Souls of Young Folk | Jackson Free Press | Jackson, MS

Souls of Young Folk

As I approached Lanier High School one morning in April, I mused over the fact that I only traveled to that part of Jackson for stories. After parking my car in the lot across the street from the school's front entrance, I was reaching for the door handle to get out when I stopped.

"Should I leave my iPod in the car?" I asked myself silently. I had, after all, seen people milling around the area just moments before. "Is it safe?" I continued.

Chastising myself for falling victim to a stereotype that I claim to detest, I defiantly unplugged the device from the audio cable connecting it to the stereo and placed it into my cup holder. I opened my car door, stepped out into the street and walked toward the school's front doors.

I stopped in to the front office to check-in, telling the office attendant that I was there to see art teacher Candy Cain. After a brief wait, a student led me through a maze of hallways and staircases and into an art room on the second floor of the building. As I walked through the door, students who were attending to their paintings as they sat drying in the hall followed behind me. My youthful face seemed to startle Cain when she first saw me, but confusion quickly turned into excitement. We had talked on the phone the afternoon prior to my visit as she packed her car with art from a show in Hattiesburg. Her clear blue eyes lit up as she led me around the room, pointing out gifted art students she had told me about earlier. "This is the one I was telling you about," she told me as we approached several students. She couldn't wait for me to talk to them.

The students, on the other hand, seemed to shy away from my advances, answering my questions as simply as possible. Besides, they were intently working on art pieces to show in the Jackson Public Schools student art auction.

As I moved around the large classroom talking to different students, Cain intermittently beckoned me to her gargantuan pile of student art projects. "Isn"t this just great?" she would ardently ask me with each piece she picked up and handed to me. Three-dimensional still lifes made of model magic depicted students' favorite foods. One student's sushi roll looked so real, my stomach fought off a growl. Another student's self portrait, made of Paper Mache and magazine clippings, enchanted me as it jumped off its anchoring matte board.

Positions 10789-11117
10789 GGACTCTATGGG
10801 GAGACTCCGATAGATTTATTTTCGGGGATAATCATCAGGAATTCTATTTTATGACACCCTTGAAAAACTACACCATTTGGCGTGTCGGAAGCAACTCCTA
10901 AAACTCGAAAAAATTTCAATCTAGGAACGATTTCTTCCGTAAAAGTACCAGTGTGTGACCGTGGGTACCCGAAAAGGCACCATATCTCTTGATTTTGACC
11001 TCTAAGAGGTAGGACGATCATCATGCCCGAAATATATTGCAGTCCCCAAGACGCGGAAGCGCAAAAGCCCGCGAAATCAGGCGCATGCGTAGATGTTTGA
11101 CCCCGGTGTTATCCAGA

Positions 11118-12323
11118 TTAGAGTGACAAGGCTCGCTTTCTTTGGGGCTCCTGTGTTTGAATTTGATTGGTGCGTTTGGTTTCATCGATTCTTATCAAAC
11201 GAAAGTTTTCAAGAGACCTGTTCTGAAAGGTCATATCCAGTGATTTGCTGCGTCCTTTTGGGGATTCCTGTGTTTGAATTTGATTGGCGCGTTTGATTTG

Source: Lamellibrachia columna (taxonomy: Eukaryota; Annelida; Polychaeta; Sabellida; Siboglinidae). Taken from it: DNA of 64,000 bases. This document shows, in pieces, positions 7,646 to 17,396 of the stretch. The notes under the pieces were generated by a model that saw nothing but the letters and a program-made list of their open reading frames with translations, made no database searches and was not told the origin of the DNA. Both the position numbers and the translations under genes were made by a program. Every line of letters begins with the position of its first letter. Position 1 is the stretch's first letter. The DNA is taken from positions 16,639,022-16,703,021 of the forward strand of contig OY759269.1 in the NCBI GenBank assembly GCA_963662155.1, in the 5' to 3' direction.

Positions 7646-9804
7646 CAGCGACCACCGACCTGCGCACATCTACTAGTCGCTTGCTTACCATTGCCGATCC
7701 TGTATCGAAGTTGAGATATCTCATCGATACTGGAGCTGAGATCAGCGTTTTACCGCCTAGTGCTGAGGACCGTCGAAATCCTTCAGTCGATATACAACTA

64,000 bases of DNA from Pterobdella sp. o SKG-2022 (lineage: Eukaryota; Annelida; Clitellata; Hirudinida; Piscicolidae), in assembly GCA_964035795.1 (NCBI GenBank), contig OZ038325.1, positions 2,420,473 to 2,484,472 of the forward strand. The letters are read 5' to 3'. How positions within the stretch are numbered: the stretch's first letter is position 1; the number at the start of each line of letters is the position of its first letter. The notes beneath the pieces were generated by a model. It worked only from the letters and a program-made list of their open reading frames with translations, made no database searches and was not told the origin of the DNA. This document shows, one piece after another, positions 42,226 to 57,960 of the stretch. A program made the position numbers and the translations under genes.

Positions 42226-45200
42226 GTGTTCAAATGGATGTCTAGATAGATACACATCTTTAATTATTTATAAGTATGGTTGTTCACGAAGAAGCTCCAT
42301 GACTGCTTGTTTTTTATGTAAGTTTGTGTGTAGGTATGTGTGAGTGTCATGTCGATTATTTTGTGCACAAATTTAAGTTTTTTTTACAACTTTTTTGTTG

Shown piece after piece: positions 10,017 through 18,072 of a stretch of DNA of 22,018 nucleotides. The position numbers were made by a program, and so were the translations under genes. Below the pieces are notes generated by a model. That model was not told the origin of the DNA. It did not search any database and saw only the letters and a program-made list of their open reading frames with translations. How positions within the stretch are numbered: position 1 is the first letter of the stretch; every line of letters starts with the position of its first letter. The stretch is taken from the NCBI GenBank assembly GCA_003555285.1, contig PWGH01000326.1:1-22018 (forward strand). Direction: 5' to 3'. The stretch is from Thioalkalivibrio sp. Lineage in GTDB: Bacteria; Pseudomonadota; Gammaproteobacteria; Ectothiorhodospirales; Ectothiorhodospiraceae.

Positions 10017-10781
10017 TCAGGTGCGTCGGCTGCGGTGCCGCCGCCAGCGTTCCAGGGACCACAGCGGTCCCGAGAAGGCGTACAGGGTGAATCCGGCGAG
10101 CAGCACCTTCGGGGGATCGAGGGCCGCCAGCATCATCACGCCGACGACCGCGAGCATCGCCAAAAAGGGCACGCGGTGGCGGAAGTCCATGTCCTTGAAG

After circulating about the room, I approached a table where two young men sat painting, one using acrylic and the other caulk. At first, each student paid me no mind, trying to wish away the inquisitive reporter, but soon they were opening up about their talent and ambitions. One of them, Djuan, was an award-winning artist on the state level, placing in the Scholastic Art Competition. The other, Paris, had won the district-wide Martin Luther King Jr. art contest and was an aspiring art teacher like Cain.

As I listened to them speak about their passion for art and how Lanier's negative image affects it, I became inspired. "People wouldn't expect Lanier High School to have students who do art so well," Paris told me.

I left Lanier High School that day with the intention to tell everyone I knew about the student art auction. I wanted to support the students and their art, and I wanted other people to feel the same way. Why should Lanier be characterized by basketball and juvenile delinquency? The students have more to say, I told myself.

The evening of the art auction, which coincided with Arts, Eats and Beats, I walked around Fondren telling people to stop by the auction and "support the kids." When I arrived in the lobby of Rainbow Co-op, people were milling around, but very few were looking at the students' art. There was less than an hour left for the auction, but fewer than four names appeared on each bidding sheet, if any at all. I was appalled.